The duo recorded their debut material at the Echo Lab with producer Matt Pence. Rather than make a jump into pop or hip-hop music like many of their TikTok peers, the brothers in Olive Vox are firmly committed to making rock ‘n’ roll music.
“There’s been a giant resurgence of rock, if you haven’t noticed,” James says. “On TikTok, the Deftones started coming back as ‘sounds.’ Especially since they have that shoegazy quality. Not to mention we grew up on the grunge thing, bands like Nirvana, Soundgarden, Smashing Pumpkins, Alice in Chains.”
Although the brothers indulge in a steady diet of the classics, they do keep up with many contemporary artists as well.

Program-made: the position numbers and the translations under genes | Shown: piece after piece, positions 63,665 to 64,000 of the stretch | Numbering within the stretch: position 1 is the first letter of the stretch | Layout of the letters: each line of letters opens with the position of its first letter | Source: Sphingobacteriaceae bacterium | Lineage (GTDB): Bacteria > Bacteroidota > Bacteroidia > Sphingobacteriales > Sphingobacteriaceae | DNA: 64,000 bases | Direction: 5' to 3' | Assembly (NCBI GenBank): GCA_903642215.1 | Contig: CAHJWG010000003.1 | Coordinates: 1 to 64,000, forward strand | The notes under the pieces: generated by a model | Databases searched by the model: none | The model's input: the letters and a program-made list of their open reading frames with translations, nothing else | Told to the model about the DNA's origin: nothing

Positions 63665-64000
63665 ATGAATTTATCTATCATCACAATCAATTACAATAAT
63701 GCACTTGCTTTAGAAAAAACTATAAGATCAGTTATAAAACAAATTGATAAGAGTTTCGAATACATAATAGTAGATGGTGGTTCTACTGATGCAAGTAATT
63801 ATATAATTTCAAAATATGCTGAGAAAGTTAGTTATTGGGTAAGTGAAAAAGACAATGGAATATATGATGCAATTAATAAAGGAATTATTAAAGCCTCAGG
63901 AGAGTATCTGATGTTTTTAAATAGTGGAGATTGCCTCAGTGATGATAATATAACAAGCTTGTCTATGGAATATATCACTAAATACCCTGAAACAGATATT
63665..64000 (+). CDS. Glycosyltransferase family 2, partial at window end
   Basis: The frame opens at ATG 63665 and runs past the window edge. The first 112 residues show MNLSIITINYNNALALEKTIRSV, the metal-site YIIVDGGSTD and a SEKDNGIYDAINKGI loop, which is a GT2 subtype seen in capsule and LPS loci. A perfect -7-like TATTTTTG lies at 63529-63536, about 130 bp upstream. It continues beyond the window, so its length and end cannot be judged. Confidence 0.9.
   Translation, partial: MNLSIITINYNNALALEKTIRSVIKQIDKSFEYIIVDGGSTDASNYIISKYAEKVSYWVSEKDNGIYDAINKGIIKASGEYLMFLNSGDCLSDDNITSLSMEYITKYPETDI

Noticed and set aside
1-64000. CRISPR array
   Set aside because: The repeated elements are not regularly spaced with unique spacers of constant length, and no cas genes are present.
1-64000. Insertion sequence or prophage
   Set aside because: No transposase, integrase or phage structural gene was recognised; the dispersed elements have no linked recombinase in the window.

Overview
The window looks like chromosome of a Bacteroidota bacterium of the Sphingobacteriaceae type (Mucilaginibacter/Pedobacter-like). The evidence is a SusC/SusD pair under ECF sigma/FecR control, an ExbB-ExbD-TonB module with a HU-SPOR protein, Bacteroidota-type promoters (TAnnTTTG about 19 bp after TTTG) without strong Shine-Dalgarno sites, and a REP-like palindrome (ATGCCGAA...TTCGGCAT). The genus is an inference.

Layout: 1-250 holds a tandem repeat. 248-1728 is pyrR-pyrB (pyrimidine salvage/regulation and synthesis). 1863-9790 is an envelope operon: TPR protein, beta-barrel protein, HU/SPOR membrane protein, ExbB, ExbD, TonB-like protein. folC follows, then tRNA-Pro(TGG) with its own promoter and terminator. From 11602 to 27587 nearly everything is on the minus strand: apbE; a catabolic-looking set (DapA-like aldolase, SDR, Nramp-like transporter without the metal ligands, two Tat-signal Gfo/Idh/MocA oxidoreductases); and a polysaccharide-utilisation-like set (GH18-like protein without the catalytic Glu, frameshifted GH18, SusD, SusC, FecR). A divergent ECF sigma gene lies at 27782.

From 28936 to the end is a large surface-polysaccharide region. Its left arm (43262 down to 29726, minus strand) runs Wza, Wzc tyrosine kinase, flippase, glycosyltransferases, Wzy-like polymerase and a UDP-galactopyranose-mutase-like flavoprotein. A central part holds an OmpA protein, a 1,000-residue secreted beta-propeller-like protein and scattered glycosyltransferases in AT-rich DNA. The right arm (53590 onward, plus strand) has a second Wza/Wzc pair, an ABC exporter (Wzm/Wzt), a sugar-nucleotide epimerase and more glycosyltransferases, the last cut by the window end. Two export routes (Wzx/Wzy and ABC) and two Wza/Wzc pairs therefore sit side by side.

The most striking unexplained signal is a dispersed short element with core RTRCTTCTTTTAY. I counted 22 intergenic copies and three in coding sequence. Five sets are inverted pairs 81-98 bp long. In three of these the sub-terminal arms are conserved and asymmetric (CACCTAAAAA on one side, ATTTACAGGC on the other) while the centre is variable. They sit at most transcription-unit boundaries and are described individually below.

“I love Twenty One Pilots,” James says. “When I heard ‘Trees,’ I was like ‘Oh my gosh, I need to scream like this guy’ and I got really entangled in Tyler Joseph as a lyricist and a screamer. The depth that he goes into while performing is insane, he makes everyone in the audience feel involved.”
“Cage The Elephant is amazing live too,” Caden adds. “There were flames, and Matt Schultz crowd-surfed from the front to the back up onto the back wall. He’s a wild guy.”
“There’s a lot of creators that make music and just throw it out there and go back to making videos ... I don’t want to be thought of as ‘Parker James, the TikTok creator-that-also-has-music-but-mostly-does-videos.’ I want them to be separate worlds." – Parker James
“Oh yeah, he’s definitely an inspiration for stage presence,” James adds.